… Divorced, Beheaded, Survived by Robin Black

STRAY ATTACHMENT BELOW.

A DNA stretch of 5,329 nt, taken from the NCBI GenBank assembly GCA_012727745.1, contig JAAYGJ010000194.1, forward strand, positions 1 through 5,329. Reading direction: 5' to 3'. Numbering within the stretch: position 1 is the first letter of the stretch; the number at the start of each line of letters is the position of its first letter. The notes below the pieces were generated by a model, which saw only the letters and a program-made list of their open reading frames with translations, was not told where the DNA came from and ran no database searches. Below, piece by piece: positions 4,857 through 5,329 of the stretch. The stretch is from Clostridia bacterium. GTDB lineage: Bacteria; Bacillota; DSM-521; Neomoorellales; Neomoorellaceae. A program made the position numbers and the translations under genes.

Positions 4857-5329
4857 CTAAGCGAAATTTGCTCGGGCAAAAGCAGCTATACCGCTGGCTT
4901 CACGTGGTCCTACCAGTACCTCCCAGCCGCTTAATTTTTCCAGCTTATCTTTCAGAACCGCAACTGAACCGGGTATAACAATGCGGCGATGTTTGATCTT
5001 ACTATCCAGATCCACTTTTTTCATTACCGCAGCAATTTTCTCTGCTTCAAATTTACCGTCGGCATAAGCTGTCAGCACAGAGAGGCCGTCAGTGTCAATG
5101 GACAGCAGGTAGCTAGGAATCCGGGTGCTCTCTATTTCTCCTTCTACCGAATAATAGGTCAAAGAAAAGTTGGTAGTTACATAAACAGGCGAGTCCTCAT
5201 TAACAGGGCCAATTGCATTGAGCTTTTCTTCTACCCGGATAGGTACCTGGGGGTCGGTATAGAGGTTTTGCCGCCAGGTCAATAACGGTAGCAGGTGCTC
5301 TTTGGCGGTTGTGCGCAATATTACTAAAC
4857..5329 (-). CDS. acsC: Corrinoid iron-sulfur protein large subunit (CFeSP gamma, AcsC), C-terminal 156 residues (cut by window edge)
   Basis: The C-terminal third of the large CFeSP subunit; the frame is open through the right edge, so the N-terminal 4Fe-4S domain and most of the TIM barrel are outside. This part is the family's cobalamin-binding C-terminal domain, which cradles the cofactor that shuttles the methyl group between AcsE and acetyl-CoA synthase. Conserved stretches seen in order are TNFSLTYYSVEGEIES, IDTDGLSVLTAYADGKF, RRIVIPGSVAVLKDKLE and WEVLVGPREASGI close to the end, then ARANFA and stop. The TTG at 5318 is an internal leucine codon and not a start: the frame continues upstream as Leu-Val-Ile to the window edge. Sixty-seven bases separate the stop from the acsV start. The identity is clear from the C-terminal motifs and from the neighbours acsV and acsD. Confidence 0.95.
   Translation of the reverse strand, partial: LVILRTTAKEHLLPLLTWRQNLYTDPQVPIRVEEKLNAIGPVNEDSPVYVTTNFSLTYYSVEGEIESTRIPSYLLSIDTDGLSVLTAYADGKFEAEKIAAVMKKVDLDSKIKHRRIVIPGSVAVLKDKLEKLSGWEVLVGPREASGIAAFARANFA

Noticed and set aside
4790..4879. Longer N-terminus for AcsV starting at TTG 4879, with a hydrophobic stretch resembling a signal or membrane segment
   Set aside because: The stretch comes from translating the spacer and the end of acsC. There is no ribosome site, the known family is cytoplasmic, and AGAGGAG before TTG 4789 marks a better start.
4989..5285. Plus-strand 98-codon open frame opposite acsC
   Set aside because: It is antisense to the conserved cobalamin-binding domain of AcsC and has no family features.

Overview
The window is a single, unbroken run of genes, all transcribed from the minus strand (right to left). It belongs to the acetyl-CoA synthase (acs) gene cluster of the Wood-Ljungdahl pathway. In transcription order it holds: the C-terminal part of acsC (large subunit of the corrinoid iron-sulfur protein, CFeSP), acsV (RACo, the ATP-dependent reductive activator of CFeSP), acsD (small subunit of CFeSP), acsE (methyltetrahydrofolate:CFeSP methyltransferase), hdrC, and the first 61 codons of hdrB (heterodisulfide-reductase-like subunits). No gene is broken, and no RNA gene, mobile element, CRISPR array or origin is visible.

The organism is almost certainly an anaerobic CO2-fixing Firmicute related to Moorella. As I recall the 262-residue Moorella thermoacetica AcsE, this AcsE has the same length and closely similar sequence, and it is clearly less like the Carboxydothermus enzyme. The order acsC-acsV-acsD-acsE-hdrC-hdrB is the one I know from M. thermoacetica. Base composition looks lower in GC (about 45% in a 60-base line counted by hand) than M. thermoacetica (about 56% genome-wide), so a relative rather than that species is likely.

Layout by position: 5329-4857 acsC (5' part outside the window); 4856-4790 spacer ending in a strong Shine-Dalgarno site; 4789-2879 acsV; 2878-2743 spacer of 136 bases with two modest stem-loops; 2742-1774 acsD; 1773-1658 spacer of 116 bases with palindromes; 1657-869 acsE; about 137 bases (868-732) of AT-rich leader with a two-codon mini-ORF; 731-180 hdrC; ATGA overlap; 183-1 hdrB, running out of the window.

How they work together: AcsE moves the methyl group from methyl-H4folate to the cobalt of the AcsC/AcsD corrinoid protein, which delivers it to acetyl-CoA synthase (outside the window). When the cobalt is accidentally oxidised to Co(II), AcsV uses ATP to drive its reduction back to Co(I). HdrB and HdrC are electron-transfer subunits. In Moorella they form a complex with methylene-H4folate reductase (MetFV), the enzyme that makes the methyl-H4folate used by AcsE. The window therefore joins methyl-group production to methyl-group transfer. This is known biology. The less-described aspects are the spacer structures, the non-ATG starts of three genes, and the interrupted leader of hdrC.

We have all tried the great sorrow of losing someone in one way or another, whether it is an acquaintance or a close family member. But the subsequent way to accept the death and move on is something we handle differently. This is also the case in the short story …Divorced, Beaded, Survived by Robin Black, where our main character, Sarah, has to deal with her own loss, before she can help her son through his. In this essay I will analyse and interpret the short story ... Divorced, Beheaded, Survived. I will focus on the structure and the use of symbols in the story. The short story … Divorced, Beheaded, Survived starts in media res, which is shown on page 1 line 1: “Without question, Anne Boleyn was the plum role.” The narrator uses this concept to make the reader dump in to the middle of the story without any introduction. And because of the fact that it begins this way, it may take some time before you realise that the begining also is a flashback. This is generally for the whole story, which is built up on three flashbacks. This is, for example, shown on page 2 lines 34-35: “I don’t know exactly what satisfaction Johnny got from having us act the thing out in my backyard time and time again.” Flashbacks are often used to recount events that happened before the story's primary sequence of happenings to fill in essential backstory. In this case, the flashbacks are used to tell us about our main character’s childhood, and the things she connects with her brother’s death. It gives us two parallel stories, because the past constant is compared to the present: “I sat next to my son where he lay stretched on the couch (..) “Something bad happened, sweetheart. Something bad.” (…) My son’s face changed as he took in the news. “He’s dead?”” (Pages 3-4, lines 108-119) This shows that she is confronted with the death, which she has tried to escape from in the past. She needs to take a stand on her...
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